• Property, Plant, & Equipment (PPE) includes buildings, equipment, trucks, etc.
  • PPE is recorded at cost (the purchase price) and is not marked-to-market
    • Exception: Firms that use international accounting rules (IFRS) can use the cost method or a different method (the “revaluation” method) that accounts for changes in fair value
  • Costs incurred subsequent to acquiring PPE may be capitalized to the existing asset if they extend the asset’s useful life or increase its production capacity. Routine maintenance costs, however, are immediately expensed
  • Most PPE is depreciated over time (land is not depreciated)
    • Depreciation is not intended to reflect reductions in fair value
    • There are many depreciation methods: straight-line, double-declining balance, sum of the years’ digits, units of production
  • PPE can also be impaired
    • An impairment is required if the undiscounted future cash flows of the asset are lower than the asset’s carrying value (if that is true, then the amount of the impairment is determined as the difference between the asset’s carrying value and its fair value)
  • If the PPE is self-constructed (e.g., your firm paid to have a building constructed, instead of buying an existing building) then interest associated with the construction can be capitalized (the interest becomes part of the PPE asset)
  • When one firm exchanges PPE with another firm, we call this a nonmonetary exchange. Whether a gain or loss can be generated from such a transaction depends on whether the exchange has “commercial substance” (i.e., it affects the economic position of your firm).
  • Disposing of PPE (e.g., selling a machine you used in production) may generate a gain or a loss. If the selling price exceeds the book value, you have a gain.  If the selling price is less than the book value, you have a loss.  The “book value” is the asset’s original cost minus any accumulated depreciation (or impairments) associated with the asset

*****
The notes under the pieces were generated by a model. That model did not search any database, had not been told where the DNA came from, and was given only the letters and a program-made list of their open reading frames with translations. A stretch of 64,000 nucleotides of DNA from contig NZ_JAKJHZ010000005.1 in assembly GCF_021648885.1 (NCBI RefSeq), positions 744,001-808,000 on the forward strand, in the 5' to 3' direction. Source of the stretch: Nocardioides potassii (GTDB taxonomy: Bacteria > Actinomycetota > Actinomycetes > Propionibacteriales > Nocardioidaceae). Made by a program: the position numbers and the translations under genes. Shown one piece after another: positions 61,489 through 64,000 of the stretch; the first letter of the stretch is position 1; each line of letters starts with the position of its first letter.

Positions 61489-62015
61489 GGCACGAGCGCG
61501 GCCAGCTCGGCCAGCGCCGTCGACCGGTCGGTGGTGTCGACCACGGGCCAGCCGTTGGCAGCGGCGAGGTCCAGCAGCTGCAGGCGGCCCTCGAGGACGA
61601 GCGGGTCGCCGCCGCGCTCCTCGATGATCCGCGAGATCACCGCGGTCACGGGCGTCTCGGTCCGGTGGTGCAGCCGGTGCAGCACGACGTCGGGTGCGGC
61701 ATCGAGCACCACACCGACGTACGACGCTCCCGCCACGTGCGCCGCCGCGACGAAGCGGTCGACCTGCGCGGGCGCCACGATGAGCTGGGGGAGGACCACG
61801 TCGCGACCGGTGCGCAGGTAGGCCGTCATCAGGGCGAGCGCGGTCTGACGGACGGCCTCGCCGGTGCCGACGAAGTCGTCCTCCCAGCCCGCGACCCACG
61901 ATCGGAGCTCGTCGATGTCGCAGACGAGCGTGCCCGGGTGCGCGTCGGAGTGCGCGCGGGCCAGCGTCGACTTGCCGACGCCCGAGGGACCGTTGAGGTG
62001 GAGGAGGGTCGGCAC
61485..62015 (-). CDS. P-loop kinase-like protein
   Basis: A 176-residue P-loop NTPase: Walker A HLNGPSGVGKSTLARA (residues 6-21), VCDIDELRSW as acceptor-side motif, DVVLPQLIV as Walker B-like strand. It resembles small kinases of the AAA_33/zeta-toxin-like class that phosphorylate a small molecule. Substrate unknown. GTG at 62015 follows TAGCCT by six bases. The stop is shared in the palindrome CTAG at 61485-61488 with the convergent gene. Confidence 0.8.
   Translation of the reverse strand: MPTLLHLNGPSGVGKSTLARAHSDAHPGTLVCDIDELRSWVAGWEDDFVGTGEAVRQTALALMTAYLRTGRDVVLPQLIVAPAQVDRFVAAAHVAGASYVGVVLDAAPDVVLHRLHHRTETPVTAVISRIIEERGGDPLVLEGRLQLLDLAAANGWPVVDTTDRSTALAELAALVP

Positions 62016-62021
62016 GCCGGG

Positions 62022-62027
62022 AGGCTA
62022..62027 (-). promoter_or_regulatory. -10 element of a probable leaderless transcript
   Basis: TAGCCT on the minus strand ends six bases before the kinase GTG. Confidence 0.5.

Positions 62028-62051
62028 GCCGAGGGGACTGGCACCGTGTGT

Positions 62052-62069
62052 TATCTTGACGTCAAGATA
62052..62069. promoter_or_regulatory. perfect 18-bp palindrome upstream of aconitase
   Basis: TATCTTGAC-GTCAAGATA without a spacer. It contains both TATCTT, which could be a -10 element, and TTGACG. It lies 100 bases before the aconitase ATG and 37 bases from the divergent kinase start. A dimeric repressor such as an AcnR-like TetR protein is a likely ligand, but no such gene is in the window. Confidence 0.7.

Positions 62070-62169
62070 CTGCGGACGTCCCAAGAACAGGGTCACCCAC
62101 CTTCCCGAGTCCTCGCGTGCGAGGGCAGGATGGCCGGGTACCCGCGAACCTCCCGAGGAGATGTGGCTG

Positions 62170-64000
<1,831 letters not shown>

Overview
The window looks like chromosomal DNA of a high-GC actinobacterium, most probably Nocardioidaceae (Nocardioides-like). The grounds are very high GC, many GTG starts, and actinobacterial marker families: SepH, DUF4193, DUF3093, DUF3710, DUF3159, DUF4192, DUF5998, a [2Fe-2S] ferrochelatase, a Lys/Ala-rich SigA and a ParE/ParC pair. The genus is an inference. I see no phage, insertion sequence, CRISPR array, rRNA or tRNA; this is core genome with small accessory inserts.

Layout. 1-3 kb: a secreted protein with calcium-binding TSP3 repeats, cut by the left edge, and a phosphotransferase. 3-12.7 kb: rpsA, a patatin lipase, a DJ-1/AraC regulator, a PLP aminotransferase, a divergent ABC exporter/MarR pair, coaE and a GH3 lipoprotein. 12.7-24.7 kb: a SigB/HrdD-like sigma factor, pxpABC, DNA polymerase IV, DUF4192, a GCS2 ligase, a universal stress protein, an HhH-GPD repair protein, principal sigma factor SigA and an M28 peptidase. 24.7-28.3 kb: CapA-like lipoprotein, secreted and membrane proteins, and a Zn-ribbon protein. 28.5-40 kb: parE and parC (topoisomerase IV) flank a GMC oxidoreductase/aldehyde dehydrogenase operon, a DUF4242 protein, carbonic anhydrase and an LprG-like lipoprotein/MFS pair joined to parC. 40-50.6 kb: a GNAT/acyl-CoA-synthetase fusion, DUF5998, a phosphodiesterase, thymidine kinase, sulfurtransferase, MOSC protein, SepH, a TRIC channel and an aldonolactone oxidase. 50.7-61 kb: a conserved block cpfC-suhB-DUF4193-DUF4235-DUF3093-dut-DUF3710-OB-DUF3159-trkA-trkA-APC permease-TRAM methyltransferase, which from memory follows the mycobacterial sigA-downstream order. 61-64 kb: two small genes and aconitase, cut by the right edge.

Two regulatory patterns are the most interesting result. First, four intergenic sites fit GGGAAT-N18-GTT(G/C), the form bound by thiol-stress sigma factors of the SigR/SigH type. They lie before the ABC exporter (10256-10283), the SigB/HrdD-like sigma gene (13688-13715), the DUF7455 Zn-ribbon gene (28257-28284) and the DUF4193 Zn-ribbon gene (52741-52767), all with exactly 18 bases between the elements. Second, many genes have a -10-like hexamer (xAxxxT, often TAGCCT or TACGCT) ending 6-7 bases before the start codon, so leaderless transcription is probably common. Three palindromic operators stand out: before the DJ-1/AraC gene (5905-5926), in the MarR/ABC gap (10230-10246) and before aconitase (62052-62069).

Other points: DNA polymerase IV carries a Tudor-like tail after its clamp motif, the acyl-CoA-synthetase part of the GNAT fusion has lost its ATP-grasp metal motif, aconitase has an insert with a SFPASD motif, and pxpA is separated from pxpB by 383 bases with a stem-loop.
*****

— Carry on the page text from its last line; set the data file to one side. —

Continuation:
• All of the information above applies to GAAP reporting. Tax reporting for depreciation is different.  It uses an accelerated depreciation method called MACRS that has different schedules based on the type of asset.
    • MACRS uses a “half-year convention.” This means that if you purchase an asset in December, you get 6 month’s depreciations that first year instead of just 1 month’s depreciation.  To prevent companies from abusing this, there is a rule:  if the aggregate basis of all property placed in service during the last 3 months of the year exceeds 40% of the cost of all property placed in service during the year, then you must use a “mid-quarter” convention.  Thus, timing matters
    • There are other special tax rules (e.g., bonus depreciation from the American Taxpayer Relief Act, Section 179 expensing, etc.)


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